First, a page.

The Arizona Department of Transportation recently announced a new website aimed at giving Arizonans an easier way to report littering.
ADOT created Litter.AZ.gov, the landing page of the Arizona Litter Hotline, for motorists to report others they catch red-handed littering on Arizona highways.
Officials say the information Arizonans provide, including a license plate number and the type of litter, may be useful in reducing the state’s $4 million-a-year littering problem.
You may not be a police officer who can issue a $500 citation for littering, but your report could lead to a warning for the littering driver. The warnings are sent with a small plastic bag so drivers can properly dispose of their trash, should they be tempted to litter again.
More than 1,200 letters have been sent out in the past year after violations were reported to the state.
ADOT is trying to diagnose littering trends by tracking the location and time noted in each report, which can be done even if someone doesn’t record a plate number.
For the past 34 years in Tucson, community groups have taken another approach to reduce litter: cleaning it up themselves.
Tucson Clean and Beautiful operates the Adopt a Public Site program in which volunteers clean up litter .
The nonprofit says there are currently 301 stewarded sites cleaned by 6,376 volunteers. They’ve completed more than 300,000 service hours and have helped save the city hundreds of thousands of dollars every year, the organization’s website says.
“Most of the volunteer groups have streets, (and) they have a good time,” said Georgia Pennington, a volunteer coordinator with the program. She added that volunteers are also asked to report anything major found during their cleanings, including overhanging trees or mattresses.
“They just do litter, which is a big enough job and more than they’re required. It’s amazing, these volunteers,” she said.
But keeping the sites clean can be a challenge.
Pennington recently had to deactivate 100 sites in the city and make them available for adoption after those areas weren’t cleaned by volunteers in more than a year. The organization asks that groups clean the sites monthly.
She’s been reaching out to neighborhood associations and putting up fliers to get more people to take care of the sites in their neighborhoods.
One site in need is De Anza Park, near East Speedway and North Stone Avenue. The previous volunteers felt they could no longer engage with the homeless population at the park, said Sofia Angkasa, the program manager.
Angkasa said it’ll take another willing group to find out that other people “are not so different than us.”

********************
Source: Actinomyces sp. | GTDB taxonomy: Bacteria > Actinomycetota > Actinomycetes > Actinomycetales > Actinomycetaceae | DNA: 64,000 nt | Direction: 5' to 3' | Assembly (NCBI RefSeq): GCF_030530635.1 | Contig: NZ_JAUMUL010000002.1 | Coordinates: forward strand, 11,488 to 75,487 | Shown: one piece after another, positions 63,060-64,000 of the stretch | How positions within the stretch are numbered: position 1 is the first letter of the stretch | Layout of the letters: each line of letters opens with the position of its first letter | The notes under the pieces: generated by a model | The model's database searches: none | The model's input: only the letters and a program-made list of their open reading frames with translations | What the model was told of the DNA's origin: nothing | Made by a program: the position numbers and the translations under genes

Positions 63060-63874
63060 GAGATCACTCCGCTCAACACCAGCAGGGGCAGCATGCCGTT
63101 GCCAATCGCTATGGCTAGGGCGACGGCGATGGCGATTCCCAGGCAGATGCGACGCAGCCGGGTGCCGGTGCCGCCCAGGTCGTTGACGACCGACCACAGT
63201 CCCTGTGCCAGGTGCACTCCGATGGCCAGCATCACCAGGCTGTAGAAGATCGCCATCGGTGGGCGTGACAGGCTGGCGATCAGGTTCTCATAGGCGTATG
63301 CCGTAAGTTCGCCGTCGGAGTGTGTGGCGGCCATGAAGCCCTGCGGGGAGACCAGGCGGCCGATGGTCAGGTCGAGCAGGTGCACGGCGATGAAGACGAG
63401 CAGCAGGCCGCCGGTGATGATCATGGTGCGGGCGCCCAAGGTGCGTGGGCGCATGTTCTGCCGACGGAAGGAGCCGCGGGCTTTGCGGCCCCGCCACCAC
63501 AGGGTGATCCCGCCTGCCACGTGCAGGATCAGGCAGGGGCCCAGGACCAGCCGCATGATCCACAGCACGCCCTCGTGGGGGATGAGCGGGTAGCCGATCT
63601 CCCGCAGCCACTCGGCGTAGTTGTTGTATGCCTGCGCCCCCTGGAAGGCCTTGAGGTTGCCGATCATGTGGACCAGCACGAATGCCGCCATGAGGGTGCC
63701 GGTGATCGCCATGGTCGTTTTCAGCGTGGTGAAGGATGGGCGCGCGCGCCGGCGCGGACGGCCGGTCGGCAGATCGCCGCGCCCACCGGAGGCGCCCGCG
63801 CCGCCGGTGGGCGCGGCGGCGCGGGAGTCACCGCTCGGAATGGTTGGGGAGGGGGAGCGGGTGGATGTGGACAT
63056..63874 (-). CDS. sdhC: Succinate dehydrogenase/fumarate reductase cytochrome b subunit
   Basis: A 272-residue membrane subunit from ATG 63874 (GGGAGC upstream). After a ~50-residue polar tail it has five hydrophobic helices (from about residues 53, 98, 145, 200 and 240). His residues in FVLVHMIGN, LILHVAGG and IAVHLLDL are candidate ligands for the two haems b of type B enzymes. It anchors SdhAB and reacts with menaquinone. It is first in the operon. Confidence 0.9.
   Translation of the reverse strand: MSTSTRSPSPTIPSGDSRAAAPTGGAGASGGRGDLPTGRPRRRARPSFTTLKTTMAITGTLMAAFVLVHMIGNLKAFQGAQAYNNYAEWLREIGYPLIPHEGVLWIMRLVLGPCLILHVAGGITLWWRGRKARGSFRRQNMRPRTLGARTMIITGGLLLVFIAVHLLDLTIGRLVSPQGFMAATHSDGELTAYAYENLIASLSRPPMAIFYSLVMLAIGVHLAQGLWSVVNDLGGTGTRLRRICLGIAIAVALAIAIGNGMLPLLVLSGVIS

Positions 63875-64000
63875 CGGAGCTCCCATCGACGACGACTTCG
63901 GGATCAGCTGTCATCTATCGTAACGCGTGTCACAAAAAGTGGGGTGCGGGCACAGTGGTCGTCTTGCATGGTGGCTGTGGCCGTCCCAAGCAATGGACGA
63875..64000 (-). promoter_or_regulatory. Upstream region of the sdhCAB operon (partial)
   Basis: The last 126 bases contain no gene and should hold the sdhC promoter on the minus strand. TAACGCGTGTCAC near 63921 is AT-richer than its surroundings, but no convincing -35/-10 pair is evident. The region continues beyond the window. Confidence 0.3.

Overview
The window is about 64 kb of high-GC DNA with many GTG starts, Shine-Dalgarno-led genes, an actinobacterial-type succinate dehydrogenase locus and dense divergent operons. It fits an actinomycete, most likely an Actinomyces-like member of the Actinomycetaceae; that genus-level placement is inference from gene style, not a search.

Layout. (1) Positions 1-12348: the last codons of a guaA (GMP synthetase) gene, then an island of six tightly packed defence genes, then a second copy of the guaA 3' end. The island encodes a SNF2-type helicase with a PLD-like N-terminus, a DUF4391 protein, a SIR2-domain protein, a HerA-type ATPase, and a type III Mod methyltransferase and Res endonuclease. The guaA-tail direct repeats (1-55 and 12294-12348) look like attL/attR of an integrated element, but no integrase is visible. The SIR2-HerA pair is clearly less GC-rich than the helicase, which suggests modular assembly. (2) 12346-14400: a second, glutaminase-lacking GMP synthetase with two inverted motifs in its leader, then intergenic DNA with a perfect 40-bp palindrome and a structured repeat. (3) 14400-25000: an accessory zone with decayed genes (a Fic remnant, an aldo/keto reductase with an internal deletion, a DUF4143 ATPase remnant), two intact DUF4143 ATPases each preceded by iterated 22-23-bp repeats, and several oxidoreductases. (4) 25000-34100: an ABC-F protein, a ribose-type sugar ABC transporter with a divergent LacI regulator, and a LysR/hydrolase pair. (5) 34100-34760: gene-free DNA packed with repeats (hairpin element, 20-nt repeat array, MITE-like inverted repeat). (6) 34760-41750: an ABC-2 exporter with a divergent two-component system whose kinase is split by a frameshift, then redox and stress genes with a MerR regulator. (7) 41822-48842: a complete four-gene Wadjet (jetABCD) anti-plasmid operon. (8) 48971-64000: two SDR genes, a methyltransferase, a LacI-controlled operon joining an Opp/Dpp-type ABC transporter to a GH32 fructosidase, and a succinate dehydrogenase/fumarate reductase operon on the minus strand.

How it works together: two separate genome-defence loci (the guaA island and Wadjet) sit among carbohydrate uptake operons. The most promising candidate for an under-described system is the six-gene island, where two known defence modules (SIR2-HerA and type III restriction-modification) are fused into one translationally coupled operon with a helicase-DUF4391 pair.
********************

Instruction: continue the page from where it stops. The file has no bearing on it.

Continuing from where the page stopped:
The park, along with other places in Tucson, is open for groups of at least five people. If interested, a group can find a site using the organization’s map at http://tucne.ws/170t or by calling (520) 837-6834 to let organizers know what area of town they’d like to work in. Supplies will be provided.
After a six-month evaluation of your adopted park, path, street, wash or traffic circle, your group will be recognized with a sign and a ceremony.
Whether state or local, there are problems with littering and illegal dumping, but Angkasa says we all have the choice to make a better, more livable environment for ourselves and others.
Down the Road
• Eastbound I-10 frontage road near Ina to see slope work ADOT crews will constrict the eastbound Interstate 10 frontage road between Cortaro and Ina roads beginning Sunday night.
The frontage road will narrow to one lane as they work on the slopes between eastbound I-10 and the frontage road.
On Friday night, crews will pave the eastbound frontage road between Cortaro and Starcommerce Way. The work will affect traffic in both areas.
Motorists should use caution and watch for personnel.
• I-10 between Speedway, Prince set for pavement work Thursday: Motorists using I-10 near Speedway and Prince Road will experience lane closures Thursday and Friday due to pavement work.
From 9 p.m. Thursday to 5 a.m. Friday, crews will narrow the highway to one lane in both directions. A 14-foot wide vehicle restriction will be in place.
Next Sunday, they will work between Speedway and 22nd Street, narrowing the highway to one lane in both directions.
In both cases, motorists should allow extra travel time.
• I-10 lane closures set in Casa Grande: Crews will restrict I-10 to one lane Tuesday night at 9 p.m. until 5 a.m. for pavement work near Florence Boulevard in Casa Grande.
A 14-foot vehicle width restriction will be in place.